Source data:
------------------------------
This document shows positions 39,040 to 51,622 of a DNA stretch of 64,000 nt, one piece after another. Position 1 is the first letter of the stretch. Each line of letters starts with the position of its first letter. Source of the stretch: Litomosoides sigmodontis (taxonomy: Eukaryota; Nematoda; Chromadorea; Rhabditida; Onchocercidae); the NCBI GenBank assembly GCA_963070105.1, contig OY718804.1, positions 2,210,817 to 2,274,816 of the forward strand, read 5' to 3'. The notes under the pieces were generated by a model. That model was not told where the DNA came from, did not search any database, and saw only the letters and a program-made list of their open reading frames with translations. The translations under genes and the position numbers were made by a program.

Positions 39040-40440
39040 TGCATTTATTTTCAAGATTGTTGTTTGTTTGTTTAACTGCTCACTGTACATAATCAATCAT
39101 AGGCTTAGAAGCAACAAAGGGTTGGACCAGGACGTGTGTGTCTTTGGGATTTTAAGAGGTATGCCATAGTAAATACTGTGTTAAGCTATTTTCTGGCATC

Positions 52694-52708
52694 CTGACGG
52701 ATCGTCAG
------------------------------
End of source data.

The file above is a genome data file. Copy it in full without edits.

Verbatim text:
This document shows positions 39,040 to 51,622 of a DNA stretch of 64,000 nt, one piece after another. Position 1 is the first letter of the stretch. Each line of letters starts with the position of its first letter. Source of the stretch: Litomosoides sigmodontis (taxonomy: Eukaryota; Nematoda; Chromadorea; Rhabditida; Onchocercidae); the NCBI GenBank assembly GCA_963070105.1, contig OY718804.1, positions 2,210,817 to 2,274,816 of the forward strand, read 5' to 3'. The notes under the pieces were generated by a model. That model was not told where the DNA came from, did not search any database, and saw only the letters and a program-made list of their open reading frames with translations. The translations under genes and the position numbers were made by a program.

Positions 39040-40440
39040 TGCATTTATTTTCAAGATTGTTGTTTGTTTGTTTAACTGCTCACTGTACATAATCAATCAT
39101 AGGCTTAGAAGCAACAAAGGGTTGGACCAGGACGTGTGTGTCTTTGGGATTTTAAGAGGTATGCCATAGTAAATACTGTGTTAAGCTATTTTCTGGCATC

Positions 52694-52708
52694 CTGACGG
52701 ATCGTCAG